327: Seed Sounds (Le Guin)

                “I am this body and the leaves I see
                blown from the brassy cottonwoods
                Beside the road.”
                -Ursula Le Guin, “The Body of the World”

                In the last months, as part of an Art Education grad seminar I’m taking, I’ve been making up activities. For most of my time as a student I’ve written responses: words to help muddle through what I’m learning, to hold onto an idea or unpack it. It’s been wonderful to try this other approach, to use words as an invitation toward an experience. A place to stand. 
                Today I wanted to share one of these activities. This one (like lots of them) might be about coming back to my body. It might be about feeling the vibration of the sound that makes words. It’s definitely about whatever happens when you try it, if you decide to. The first time I tried this I ended up hanging words of joy on the leaves outside my classroom. I can’t tell you what the words said. You’ll see why.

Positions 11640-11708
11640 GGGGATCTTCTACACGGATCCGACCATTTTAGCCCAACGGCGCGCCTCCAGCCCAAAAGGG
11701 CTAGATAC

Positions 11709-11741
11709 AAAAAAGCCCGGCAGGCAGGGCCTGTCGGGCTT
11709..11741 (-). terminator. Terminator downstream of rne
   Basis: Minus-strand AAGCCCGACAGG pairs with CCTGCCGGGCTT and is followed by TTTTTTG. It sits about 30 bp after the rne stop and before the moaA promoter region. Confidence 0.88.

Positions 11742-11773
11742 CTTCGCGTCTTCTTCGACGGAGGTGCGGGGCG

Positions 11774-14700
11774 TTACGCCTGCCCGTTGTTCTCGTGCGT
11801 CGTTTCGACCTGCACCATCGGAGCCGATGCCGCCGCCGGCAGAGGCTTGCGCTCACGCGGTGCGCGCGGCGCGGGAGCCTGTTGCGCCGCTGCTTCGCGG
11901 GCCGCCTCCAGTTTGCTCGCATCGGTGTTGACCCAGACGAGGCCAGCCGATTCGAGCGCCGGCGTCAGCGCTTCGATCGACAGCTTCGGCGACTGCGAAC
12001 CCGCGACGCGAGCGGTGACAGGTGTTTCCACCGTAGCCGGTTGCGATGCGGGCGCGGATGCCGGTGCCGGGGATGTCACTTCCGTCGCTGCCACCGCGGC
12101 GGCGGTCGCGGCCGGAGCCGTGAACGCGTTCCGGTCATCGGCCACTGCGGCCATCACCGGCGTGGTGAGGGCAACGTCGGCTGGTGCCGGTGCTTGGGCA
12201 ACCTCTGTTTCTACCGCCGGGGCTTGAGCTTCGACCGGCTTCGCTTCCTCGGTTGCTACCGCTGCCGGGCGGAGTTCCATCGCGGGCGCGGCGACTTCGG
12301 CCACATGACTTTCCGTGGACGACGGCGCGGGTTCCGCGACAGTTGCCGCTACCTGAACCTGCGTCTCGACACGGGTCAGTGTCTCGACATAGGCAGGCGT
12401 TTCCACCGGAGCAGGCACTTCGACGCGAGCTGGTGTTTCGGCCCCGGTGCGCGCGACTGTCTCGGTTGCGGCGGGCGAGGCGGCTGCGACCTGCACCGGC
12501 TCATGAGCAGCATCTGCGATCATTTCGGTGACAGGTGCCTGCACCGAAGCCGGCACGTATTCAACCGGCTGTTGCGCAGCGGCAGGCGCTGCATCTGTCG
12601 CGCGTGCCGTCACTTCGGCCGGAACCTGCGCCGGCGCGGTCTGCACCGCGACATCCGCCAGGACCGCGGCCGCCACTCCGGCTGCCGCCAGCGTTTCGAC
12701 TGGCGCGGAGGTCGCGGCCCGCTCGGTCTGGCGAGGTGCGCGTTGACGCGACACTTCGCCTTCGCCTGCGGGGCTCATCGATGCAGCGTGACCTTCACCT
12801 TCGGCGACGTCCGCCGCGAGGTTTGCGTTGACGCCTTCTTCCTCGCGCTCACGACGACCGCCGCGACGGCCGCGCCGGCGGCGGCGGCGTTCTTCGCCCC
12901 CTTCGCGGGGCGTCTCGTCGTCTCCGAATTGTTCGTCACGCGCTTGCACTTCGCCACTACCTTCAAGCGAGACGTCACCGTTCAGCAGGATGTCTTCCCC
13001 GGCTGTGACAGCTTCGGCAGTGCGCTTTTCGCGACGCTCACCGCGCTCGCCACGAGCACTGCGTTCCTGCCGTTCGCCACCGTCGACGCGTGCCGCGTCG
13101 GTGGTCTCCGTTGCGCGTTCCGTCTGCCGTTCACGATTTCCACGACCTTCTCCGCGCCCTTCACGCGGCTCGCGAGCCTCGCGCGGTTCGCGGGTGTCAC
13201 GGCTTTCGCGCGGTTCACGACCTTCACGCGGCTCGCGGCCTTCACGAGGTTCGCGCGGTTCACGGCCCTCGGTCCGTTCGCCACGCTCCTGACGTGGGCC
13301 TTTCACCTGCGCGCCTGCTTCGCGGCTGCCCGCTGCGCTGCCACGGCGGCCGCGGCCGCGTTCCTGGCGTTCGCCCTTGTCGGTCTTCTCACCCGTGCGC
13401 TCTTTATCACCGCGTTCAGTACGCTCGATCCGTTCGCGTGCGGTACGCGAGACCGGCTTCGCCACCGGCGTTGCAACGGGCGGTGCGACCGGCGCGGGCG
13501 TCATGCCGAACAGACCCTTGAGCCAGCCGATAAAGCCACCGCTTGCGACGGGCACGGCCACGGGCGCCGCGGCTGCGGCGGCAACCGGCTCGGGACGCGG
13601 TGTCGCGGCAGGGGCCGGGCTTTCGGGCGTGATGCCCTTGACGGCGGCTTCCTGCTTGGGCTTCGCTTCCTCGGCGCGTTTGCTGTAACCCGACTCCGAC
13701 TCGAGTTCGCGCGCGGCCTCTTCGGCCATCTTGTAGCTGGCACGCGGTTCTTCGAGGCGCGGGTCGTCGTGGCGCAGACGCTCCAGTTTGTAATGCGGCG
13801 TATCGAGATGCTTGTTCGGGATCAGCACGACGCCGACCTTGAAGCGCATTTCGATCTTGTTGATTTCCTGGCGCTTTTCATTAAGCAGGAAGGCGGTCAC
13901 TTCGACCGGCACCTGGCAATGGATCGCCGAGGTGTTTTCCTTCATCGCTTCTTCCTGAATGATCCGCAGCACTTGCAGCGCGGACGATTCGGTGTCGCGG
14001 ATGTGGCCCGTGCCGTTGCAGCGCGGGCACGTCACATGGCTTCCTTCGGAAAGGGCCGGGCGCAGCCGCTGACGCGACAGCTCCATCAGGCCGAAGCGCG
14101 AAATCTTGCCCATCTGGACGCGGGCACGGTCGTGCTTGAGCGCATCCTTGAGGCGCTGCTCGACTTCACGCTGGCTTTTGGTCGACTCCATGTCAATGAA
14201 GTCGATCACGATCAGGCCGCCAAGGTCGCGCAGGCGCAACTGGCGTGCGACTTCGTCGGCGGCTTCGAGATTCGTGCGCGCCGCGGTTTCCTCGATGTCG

Activity: In Your Hands
                Find a partner. Ask yourselves, what’s one thing you need to say in this moment? Think about it, but don’t write it down. When you have it, whisper that something into your hands. Carry it outside and do something that feels right with the words you’re holding—you can throw them into the sky, or tuck them down like seeds into the ground, or eat them, or anything else. Don’t plan what you’re going to do with them: go outside and discover it. Then go back to your partner. Don’t share what you said. The words are still here, though what if instead of speaking them we let them live where they are?

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